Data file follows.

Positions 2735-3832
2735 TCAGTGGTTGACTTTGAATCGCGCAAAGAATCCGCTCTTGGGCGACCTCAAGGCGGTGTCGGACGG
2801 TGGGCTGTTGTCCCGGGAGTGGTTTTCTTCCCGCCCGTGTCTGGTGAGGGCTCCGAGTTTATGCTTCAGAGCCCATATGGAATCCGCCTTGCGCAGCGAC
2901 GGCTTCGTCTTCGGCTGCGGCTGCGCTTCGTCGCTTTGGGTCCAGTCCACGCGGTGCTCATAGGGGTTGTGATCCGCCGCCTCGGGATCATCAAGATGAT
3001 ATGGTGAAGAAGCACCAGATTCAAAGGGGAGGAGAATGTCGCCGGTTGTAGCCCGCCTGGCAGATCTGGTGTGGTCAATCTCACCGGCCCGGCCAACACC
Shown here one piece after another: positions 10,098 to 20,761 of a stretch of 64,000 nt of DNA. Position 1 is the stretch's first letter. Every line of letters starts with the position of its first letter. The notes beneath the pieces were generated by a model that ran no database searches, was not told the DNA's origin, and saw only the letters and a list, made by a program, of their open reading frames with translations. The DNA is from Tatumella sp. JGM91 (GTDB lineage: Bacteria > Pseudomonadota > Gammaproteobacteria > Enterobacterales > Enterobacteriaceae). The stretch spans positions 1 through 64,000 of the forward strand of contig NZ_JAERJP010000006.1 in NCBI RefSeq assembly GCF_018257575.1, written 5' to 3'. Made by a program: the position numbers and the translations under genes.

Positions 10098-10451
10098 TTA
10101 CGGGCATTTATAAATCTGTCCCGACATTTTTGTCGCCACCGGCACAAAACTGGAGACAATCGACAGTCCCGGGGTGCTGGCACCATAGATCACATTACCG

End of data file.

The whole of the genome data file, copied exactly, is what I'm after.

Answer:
Positions 2735-3832
2735 TCAGTGGTTGACTTTGAATCGCGCAAAGAATCCGCTCTTGGGCGACCTCAAGGCGGTGTCGGACGG
2801 TGGGCTGTTGTCCCGGGAGTGGTTTTCTTCCCGCCCGTGTCTGGTGAGGGCTCCGAGTTTATGCTTCAGAGCCCATATGGAATCCGCCTTGCGCAGCGAC
2901 GGCTTCGTCTTCGGCTGCGGCTGCGCTTCGTCGCTTTGGGTCCAGTCCACGCGGTGCTCATAGGGGTTGTGATCCGCCGCCTCGGGATCATCAAGATGAT
3001 ATGGTGAAGAAGCACCAGATTCAAAGGGGAGGAGAATGTCGCCGGTTGTAGCCCGCCTGGCAGATCTGGTGTGGTCAATCTCACCGGCCCGGCCAACACC
Shown here one piece after another: positions 10,098 to 20,761 of a stretch of 64,000 nt of DNA. Position 1 is the stretch's first letter. Every line of letters starts with the position of its first letter. The notes beneath the pieces were generated by a model that ran no database searches, was not told the DNA's origin, and saw only the letters and a list, made by a program, of their open reading frames with translations. The DNA is from Tatumella sp. JGM91 (GTDB lineage: Bacteria > Pseudomonadota > Gammaproteobacteria > Enterobacterales > Enterobacteriaceae). The stretch spans positions 1 through 64,000 of the forward strand of contig NZ_JAERJP010000006.1 in NCBI RefSeq assembly GCF_018257575.1, written 5' to 3'. Made by a program: the position numbers and the translations under genes.

Positions 10098-10451
10098 TTA
10101 CGGGCATTTATAAATCTGTCCCGACATTTTTGTCGCCACCGGCACAAAACTGGAGACAATCGACAGTCCCGGGGTGCTGGCACCATAGATCACATTACCG